micro-ch10-Student Handout - EXTERNALITIES 1 INTRODUCTION TO ENVIRONMENTAL ECONOMICS AND PUBLIC POLICY LECTURE 11 EXTERNALITIES 1 In this chapter In

micro-ch10-Student Handout - EXTERNALITIES 1 INTRODUCTION...

This preview shows page 1 - 10 out of 41 pages.

EXTERNALITIES 1 INTRODUCTION TO ENVIRONMENTAL ECONOMICS AND PUBLIC POLICY LECTURE 11: EXTERNALITIES FEBRUARY 24, 2015 1
Image of page 1
In this chapter, In this chapter, look for the answers to these look for the answers to these questions: questions: What is an externality? Why do externalities make market outcomes inefficient? What public policies aim to solve the problem of externalities? How can people sometimes solve the problem of externalities on their own? Why do such private solutions not always work? 2
Image of page 2
EXTERNALITIES 3 Introduction One of the principles from Chapter 1: Markets are usually a good way to organize economy activity. In absence of market failures, the competitive market outcome is efficient, maximizes total surplus. One type of market failure: externality , the uncompensated impact of one persons actions on the well being of a bystander. Externalities can be negative or positive , depending on whether impact on bystander is adverse or beneficial.
Image of page 3
EXTERNALITIES 4 Introduction Self-interested buyers and sellers neglect the external costs or benefits of their actions, so the market outcome is not efficient. Another principle from Chapter 1: Governments can sometimes improve market outcomes. In presence of externalities, public policy
Image of page 4
EXTERNALITIES 5 Examples of Negative Externalities Air pollution from a factory The neighbor’s barking dog Late-night stereo blasting from the dorm room next to yours Noise pollution from construction projects Health risk to others from second-hand smoke Talking on cell phone while driving makes the roads less safe for others
Image of page 5
EXTERNALITIES 6 0 1 2 3 4 5 0 10 20 30 Q (gallons) P $ The market for gasoline Recap of Welfare Economics Demand curve shows private value , he value to buyers. (the P they are willing to pay) Supply curve shows private cost , the costs directly incurred by sellers. The market eq’m maximizes consumer + producer surplus. $2.50 25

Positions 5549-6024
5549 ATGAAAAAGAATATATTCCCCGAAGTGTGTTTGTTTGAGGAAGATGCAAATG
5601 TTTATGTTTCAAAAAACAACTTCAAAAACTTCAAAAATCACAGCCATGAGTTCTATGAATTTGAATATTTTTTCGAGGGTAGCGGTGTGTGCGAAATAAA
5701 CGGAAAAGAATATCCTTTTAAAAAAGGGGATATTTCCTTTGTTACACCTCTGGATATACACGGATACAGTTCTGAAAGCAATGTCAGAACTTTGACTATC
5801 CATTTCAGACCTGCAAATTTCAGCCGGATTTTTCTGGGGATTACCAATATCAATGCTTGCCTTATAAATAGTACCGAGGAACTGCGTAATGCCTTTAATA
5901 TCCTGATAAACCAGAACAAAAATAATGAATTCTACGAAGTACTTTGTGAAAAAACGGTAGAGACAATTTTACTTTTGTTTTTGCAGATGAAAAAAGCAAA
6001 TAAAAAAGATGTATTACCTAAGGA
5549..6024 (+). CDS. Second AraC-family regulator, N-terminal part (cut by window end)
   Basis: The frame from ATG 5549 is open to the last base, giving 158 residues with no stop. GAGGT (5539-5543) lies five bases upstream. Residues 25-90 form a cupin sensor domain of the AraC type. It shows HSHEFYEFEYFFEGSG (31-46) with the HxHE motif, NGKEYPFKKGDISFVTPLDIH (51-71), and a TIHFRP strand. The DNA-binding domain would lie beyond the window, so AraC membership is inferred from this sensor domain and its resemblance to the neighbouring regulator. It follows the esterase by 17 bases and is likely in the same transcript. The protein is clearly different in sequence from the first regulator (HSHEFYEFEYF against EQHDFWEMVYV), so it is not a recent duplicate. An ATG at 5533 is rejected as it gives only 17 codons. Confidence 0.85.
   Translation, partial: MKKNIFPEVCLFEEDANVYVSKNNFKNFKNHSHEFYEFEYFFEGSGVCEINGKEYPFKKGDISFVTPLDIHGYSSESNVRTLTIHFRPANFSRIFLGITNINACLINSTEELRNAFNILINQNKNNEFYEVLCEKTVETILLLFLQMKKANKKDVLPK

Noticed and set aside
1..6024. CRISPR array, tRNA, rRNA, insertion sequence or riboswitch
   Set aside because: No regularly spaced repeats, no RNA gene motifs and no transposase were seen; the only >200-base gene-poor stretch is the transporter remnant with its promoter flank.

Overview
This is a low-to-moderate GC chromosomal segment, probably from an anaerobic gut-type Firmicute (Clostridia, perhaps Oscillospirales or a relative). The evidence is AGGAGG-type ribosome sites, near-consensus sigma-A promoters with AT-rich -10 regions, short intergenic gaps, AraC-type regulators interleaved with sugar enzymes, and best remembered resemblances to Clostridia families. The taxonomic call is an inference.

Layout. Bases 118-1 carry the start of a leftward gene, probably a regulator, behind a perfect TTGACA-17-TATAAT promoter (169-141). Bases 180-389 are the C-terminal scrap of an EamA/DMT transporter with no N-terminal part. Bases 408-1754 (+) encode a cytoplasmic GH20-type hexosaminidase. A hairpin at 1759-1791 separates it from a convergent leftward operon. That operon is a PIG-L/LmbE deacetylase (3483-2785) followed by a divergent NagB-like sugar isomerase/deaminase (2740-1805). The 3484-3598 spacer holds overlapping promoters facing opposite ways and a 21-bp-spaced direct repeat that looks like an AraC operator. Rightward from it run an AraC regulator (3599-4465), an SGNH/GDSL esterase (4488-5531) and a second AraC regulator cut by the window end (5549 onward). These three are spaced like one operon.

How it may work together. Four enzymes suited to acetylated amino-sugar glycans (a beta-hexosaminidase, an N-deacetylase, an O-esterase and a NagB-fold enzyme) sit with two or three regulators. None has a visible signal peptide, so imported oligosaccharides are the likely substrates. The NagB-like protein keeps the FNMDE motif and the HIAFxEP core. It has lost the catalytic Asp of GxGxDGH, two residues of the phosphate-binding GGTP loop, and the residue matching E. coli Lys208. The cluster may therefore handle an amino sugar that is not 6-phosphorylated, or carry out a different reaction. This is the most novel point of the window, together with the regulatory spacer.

Image of page 6
EXTERNALITIES 7 0 1 2 3 4 5 0 10 20 30 Q (gallons) P $ The market for gasoline Analysis of a Negative Externality Supply (private cost) External cost = value of the negative impact on bystanders = $1/gallon Social cost = private + external costs External cost
Image of page 7
EXTERNALITIES 8 0 1 2 3 4 5 0 10 20 30 Q (gallons) P $ The market for gasoline Analysis of a Negative Externality D S Social cost The socially optimal Q is 20 gallons The socially optimal Q is 20 gallons At any Q < 20, value of additional gas exceeds social cost. At any Q < 20, value of additional gas exceeds social cost. Any Q > 20, social cost of the last gallon is greater than its value to the society Any Q > 20, social cost of the last gallon is greater than its value to the society 25
Image of page 8
EXTERNALITIES 9 0 1 2 3 4 5 0 10 20 30 Q (gallons) P $ The market for gasoline Analysis of a Negative Externality D S Social cost Market eq’m ( Q = 25) Is _greater__ social optimum ( Q = 20).
Image of page 9
Image of page 10

You've reached the end of your free preview.

Want to read all 41 pages?

  • Left Quote Icon

    Student Picture

  • Left Quote Icon

    Student Picture

  • Left Quote Icon

    Student Picture

Stuck? We have tutors online 24/7 who can help you get unstuck.
A+ icon
Ask Expert Tutors You can ask You can ask You can ask (will expire )
Answers in as fast as 15 minutes